$10 Million Series A Round Gives Host-Read Ad Network Gumball Plenty To Chew On

Podcast monetization is often framed as a zero-sum game that pits the intimacy of host-read ads against the scale of programmatic.

Gumball, a startup focused on streamlining the process for buying host-read ads in podcasts, is aiming to combine the two.

On Tuesday, Gumball announced a $10 million Series A round, bringing its total funding since 2019 to $12 million. Investors in the current round include Union Square Ventures, Good Friends, Craft Ventures, Vertical Venture Partners, Animal Capital, Calm Ventures, Gaingels and Riverside Ventures.

Gumball plans to use the funding to raise its profile as the marketplace for host-read ads, said Gumball COO Amir Cohen.

The company was launched as an offshoot of Headgum, a comedy podcast network founded in 2015. The Gumball network has since grown its roster of podcasts to more than 150 shows, including Headgum Originals, podcasts in the Headgum Network and independent podcasters.

Gumball has technology that helps scale the buying process for host-read ads, including buying inventory, planning and measurement campaigns – a process “which historically has been super clunky and takes a long time,” Cohen said.

The current model for buying host-read ads also hasn’t changed much in about 20 years.

“The whole experience takes several weeks, from doing an RFP to finding out the available inventory to booking, then pushing through copy points for the ad creative, gathering airchecks and actually managing the campaign,” Cohen said.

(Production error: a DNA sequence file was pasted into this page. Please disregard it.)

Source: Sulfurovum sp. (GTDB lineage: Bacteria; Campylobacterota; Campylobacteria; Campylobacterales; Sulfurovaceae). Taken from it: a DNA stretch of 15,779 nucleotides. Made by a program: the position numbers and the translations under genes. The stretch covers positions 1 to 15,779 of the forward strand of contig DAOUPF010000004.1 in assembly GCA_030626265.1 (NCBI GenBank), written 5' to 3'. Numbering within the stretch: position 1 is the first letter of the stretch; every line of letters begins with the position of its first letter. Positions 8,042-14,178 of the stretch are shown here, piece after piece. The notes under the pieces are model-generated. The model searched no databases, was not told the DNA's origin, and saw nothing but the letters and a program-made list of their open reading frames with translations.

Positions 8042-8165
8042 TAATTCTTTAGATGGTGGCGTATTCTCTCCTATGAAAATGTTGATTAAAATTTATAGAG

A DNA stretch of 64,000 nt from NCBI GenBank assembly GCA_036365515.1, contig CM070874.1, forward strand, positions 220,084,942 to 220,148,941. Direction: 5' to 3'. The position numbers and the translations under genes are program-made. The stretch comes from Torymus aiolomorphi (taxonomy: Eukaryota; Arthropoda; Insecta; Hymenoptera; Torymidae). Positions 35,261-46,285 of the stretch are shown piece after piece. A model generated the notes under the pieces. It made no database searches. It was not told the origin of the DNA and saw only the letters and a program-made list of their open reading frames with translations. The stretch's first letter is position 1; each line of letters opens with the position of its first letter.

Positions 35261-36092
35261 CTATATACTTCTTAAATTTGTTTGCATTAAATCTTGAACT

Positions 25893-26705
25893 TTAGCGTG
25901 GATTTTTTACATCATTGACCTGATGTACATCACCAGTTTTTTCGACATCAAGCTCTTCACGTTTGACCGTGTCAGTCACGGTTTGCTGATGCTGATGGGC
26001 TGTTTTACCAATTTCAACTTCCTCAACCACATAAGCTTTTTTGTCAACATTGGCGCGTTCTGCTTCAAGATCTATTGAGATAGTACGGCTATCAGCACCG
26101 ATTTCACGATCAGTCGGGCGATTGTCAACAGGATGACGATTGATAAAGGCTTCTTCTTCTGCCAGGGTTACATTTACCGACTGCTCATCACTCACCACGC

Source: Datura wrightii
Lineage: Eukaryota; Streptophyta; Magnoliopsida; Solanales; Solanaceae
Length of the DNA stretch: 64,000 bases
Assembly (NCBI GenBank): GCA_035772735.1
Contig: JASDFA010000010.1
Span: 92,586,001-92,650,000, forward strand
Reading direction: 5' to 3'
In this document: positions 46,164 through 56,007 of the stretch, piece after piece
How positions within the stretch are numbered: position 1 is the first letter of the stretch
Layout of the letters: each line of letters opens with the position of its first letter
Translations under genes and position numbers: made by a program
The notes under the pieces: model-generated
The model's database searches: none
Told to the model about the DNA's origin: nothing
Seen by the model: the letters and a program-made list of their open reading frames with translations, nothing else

The idea with Gumball is to standardize the host-read ad unit so marketers can buy the same way across all shows with transparent pricing and scheduling availability information.

Once prospective buyers are approved by the Gumball network, they can log into a dashboard to see available ad inventory, search for placements that match their criteria and instantly book open spots. Gumball mass distributes the buyer’s ad copy to podcast hosts who record the segment in a way that suits their show.

Ad spots are usually 60 seconds in length and appear as pre-roll or mid-roll, with most shows selling four to six spots per episode. These ad spots are aligned to episodic impressions, with most of Gumball’s podcasts publishing weekly.

Gumball charges by weekly impressions rather than monthly flights across catalog impressions or other show-specific flighting windows. In the past, there hasn’t been a standardized way to do this. By standardizing the buying process across all shows in the marketplace, buyers can more easily and quickly scale their campaigns, Cohen said.

But Gumball does not facilitate the delivery of open marketplace programmatic ads.

“That’s an obvious easier-to-scale solution for advertisers if they want to run cheap remnant ads across a ton of ears,” Cohen said, “but those ads don’t tend to perform as well.”

Gumball will use its new funding to build out its engineering and marketing functions, expand its existing offices in Los Angeles and New York City and build state-of-the-art podcast studios for content creators, Cohen said.

The company plans to grow its headcount to 30 this year from 20 today, which is up from 15 people on the team as of last year.

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